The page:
BRUSSELS’ HOTEL DE VILLE IS THE MOST MAGNIFICENT BUILDING ON THE GRAND PLACE:
There are many great buildings on Brussels’ Grand Place, but none beats the magnificence of the Hôtel de Ville (Brussels Town Hall or Stadhuis in Dutch). This Gothic building from the Middle Ages is one of Belgium’s finest civic buildings. Amongst its many striking external features are the 137 statues that adorn the walls and its elegant spire, on top of which stands a 5-metre high statue the archangel Michael – you wouldn’t think it is five metres high when looking at it from the ground level. St Michael is the patron saint of Brussels and the statue shows him slaying a dragon.
Historical Hôtel de Ville
The first foundation stone of the Town Hall was laid in 1401 and the building was finally completed in 1459. The huge numbers of ornate columns, mullioned windows, archways, gabled roof and turrets are so perfectly symmetrical that one might wonder why the tower, its front archway and the main building facade are set off-centre relative to the other.
According to one legend, the architect upon discovering this “error” leapt to his death from the tower. Ah yes, where have we heard this legend before about architects leaping from high towers – San Gimignano? It’s more likely, the asymmetry of the Town Hall was the result of additions to the building over time and space constraints. The left wing and belfry of the Town Hall were designed by Jacques van Thienen and the tower and spire were designed and added a few decades later by Jan van Ruysbroeck. The building was destroyed by fire in 1695, when the city was bombarded by Marshall de Villeroy. When it was rebuilt, the two wings were added at the rear, turning the original L-shaped structure into its present shape.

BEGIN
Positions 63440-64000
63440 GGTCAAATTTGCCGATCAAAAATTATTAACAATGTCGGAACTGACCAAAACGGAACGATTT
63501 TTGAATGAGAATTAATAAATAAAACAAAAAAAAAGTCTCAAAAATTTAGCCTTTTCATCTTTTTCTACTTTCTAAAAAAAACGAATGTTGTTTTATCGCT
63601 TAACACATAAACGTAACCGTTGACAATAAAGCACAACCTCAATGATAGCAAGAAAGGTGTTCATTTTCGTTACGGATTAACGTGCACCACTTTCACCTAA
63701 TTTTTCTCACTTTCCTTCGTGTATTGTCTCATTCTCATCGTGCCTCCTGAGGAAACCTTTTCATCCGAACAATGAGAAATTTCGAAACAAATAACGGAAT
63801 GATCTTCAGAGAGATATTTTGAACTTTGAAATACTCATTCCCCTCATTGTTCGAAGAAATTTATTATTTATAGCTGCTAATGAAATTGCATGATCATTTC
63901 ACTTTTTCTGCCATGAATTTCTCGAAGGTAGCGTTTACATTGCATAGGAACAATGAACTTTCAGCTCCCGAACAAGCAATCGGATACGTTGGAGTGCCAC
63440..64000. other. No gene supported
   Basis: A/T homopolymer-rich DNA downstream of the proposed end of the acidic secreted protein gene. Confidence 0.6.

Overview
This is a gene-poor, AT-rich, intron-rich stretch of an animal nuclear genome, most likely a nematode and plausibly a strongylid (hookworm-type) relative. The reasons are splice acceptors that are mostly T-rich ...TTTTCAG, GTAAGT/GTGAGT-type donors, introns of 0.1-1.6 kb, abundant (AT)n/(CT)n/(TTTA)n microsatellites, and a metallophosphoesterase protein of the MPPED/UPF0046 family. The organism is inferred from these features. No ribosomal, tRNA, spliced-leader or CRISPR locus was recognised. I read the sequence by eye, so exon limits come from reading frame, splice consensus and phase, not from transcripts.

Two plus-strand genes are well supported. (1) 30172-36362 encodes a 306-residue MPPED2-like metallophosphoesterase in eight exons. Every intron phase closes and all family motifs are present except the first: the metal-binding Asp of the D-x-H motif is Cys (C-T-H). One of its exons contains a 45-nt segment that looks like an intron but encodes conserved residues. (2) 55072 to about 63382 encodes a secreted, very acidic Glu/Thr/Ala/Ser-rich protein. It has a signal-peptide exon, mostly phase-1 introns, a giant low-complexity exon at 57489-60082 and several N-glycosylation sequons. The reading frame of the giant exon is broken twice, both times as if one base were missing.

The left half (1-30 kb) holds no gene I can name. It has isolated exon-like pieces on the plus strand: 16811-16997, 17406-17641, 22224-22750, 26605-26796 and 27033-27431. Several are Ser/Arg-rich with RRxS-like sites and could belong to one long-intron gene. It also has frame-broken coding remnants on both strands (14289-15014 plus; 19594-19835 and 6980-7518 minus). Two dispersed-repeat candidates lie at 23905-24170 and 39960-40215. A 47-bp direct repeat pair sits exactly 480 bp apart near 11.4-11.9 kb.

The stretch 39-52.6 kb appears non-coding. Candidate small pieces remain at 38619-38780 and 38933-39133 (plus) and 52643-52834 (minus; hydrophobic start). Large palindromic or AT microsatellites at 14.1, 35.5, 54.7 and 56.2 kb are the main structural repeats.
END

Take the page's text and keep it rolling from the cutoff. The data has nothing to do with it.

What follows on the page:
The statues decorating the facade of the Town Hall represent nobles, saints and other allegorical figures. These are reproductions, with the originals being kept in the city museum in the Maison du Roi (King’s House) across the Grand Place.
Its reception rooms and aldermen’s offices contain fine Brussels tapestries from the 16th, 17th and 18th centuries, beautiful Gothic wooden panelling,the insignia of ancient guilds and paintings from the collections at the Town Hall Museum.
Hôtel de Ville Functions
The Hôtel de Ville is home to the Council Chamber and the Mayor of Brussels and the aldermen meet here. The Aldermen’s Room and the the Conference Room are star attractions and there’s also a Wedding Room.
There are guided tours of the Hôtel de Ville and although we didn’t have the time to do this, it would be something worthwhile doing.
Hôtel de Ville